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Betty Teller, Amuse-bouche:Infrastructure week
Amuse-bouche

Betty Teller, Amuse-bouche:Infrastructure week

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I keep trying to get back to writing about food. But honestly, it is hard to concentrate on musing about whether the sourdough bread-making trend will continue past the pandemic when my head is pounding from the jackhammer in front of my house.

Will it ever stop?

Last I heard, the infrastructure bill was still languishing in Congress, but you wouldn’t know it from my street. Despite a pandemic-related drop in tax revenue, Napa has nevertheless been forging ahead with a major water pipe replacement project, most of which seems to be taking place 10 yards from my front door.

In April, large pieces of heavy equipment appeared on my block and proceeded to rip a narrow trench down the street. It was loud and it made it hard to get in and out of my driveway, but fortunately it only lasted for about a week and then the hole was filled in and asphalted over.

But ominously, equipment and a large pile of blue pipes remained behind. And sure enough, a few weeks later, the noisy crew returned. They dug up the same trench, the pile of pipes disappeared (presumably into the hole), they did some connection thing that required turning off the water for a few hours, and then they filled the trench and asphalted over it again.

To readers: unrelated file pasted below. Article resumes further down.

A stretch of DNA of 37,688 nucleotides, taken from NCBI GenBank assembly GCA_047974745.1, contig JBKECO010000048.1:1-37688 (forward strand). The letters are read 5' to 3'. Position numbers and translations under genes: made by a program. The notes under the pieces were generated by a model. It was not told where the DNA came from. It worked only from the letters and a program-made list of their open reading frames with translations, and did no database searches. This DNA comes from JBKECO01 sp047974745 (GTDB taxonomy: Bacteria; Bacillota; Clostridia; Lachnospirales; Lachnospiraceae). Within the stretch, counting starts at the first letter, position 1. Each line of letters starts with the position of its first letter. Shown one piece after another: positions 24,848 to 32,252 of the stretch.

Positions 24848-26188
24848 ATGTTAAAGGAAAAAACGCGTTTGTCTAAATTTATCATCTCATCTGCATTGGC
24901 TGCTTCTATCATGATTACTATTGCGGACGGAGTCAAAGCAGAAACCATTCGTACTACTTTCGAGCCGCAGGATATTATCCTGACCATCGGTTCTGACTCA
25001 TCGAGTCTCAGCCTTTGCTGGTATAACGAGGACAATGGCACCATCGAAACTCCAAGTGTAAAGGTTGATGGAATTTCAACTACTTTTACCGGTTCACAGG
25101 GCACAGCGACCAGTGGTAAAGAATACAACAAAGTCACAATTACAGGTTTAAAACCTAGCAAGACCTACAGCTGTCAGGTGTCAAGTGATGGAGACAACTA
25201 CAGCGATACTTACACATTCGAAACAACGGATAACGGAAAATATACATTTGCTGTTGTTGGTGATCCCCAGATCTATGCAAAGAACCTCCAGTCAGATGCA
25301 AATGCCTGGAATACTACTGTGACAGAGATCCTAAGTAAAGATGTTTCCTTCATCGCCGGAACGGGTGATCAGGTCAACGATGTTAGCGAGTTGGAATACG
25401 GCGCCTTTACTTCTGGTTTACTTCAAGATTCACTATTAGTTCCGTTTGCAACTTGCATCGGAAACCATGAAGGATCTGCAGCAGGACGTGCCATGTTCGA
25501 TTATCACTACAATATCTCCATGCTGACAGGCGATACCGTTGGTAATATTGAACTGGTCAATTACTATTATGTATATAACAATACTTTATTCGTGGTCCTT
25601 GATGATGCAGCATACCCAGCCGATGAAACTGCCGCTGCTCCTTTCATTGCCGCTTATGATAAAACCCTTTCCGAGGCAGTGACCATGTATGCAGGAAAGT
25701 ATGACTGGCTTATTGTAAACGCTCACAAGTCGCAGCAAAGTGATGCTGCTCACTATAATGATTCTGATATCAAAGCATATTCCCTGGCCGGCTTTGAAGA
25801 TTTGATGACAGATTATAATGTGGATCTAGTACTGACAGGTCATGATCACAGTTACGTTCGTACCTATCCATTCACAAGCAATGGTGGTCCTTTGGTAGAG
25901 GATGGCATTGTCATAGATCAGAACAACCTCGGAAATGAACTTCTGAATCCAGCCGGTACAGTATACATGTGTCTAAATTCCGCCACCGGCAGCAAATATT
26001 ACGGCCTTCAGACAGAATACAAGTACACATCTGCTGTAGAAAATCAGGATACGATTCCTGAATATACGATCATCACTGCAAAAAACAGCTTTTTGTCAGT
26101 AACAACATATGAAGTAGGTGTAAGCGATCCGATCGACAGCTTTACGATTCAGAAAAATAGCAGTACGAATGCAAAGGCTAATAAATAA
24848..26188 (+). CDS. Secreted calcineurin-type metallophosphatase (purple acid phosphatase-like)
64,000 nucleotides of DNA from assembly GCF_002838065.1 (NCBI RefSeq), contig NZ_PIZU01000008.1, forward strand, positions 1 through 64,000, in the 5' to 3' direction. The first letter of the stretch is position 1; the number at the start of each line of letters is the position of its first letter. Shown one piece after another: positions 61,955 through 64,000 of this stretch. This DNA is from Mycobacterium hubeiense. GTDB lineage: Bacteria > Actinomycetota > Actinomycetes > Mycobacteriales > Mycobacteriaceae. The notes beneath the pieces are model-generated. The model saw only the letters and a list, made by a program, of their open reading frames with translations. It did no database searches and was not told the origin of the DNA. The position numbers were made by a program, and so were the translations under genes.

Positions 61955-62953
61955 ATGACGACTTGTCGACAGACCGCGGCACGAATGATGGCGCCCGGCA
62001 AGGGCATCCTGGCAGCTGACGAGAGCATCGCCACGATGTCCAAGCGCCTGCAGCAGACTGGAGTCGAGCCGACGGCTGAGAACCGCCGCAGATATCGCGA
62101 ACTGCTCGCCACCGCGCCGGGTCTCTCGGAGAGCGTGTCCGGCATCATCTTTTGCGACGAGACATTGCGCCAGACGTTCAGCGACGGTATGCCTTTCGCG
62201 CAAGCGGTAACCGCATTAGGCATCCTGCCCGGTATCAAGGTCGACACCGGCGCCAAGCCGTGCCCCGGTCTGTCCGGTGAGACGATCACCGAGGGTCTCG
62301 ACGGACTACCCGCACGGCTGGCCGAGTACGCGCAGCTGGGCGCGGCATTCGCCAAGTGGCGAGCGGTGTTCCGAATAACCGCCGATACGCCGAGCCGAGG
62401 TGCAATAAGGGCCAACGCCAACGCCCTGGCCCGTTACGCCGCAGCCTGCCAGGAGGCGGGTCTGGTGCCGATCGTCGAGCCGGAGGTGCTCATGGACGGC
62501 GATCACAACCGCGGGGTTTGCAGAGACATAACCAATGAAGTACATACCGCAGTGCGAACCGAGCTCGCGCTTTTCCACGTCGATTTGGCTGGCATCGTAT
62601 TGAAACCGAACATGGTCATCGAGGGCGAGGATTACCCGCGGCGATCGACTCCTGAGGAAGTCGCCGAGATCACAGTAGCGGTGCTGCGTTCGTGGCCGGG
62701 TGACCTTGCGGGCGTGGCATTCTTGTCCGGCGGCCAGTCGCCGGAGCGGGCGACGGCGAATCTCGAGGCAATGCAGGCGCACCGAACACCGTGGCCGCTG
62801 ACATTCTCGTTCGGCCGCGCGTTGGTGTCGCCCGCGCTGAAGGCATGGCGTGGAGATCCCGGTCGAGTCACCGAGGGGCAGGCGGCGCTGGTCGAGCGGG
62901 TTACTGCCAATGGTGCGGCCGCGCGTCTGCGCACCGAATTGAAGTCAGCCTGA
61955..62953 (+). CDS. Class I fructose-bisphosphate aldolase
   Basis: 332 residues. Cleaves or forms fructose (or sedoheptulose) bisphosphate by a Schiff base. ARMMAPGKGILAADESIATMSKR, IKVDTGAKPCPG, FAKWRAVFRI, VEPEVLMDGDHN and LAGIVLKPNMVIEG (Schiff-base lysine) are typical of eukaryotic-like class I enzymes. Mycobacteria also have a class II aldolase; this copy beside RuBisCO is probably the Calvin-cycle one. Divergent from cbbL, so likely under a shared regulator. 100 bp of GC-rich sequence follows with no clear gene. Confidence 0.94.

I assumed the project was finished.

Of course, the street was left pretty bumpy and there was a lot of loose gravel, but we’re used to that. It was already a mess from the deteriorating patches left by the sewer replacement project a couple years ago. Unfortunately, even with this latest assault, it is not bad enough by Napa standards to have made it onto this year’s repaving list. I figured we were out of luck until we win that particular lottery.

But then this week, two-day “no parking” signs appeared on the street, and the massive pieces of equipment returned. Plus a scenic turquoise porta-potty positioned just across the street from my picture window. Could it be? Was our street finally getting some love?

No, alas. We didn’t magically move up the list for repaving, even though it would make so much sense for the paving schedule to follow the pipe replacement. (This is Napa, folks. Don’t look for that kind of logic.)

Apparently, the pipes weren’t really finished. The asphalt filling was just a temporary measure. Yesterday, they came and dug up the trench. For a third time.

And then paved it over. Again.

It looked smoother and more finished this time, so I assumed they were finally done. But worryingly, the parking restrictions lasted another day.

And sure enough, they were back this morning, with jackhammers, digging in the exact spots they paved over yesterday. I kid you not.

It’s like picking a scab. They can’t seem to help themselves.

As I write this, the asphalt truck is back and they are filling in the holes yet again. I checked with the crew and they swear this is the final time and they won’t be returning after today. They assured me that soon I will be able to go back to pondering pandemic food fads in blessed silence.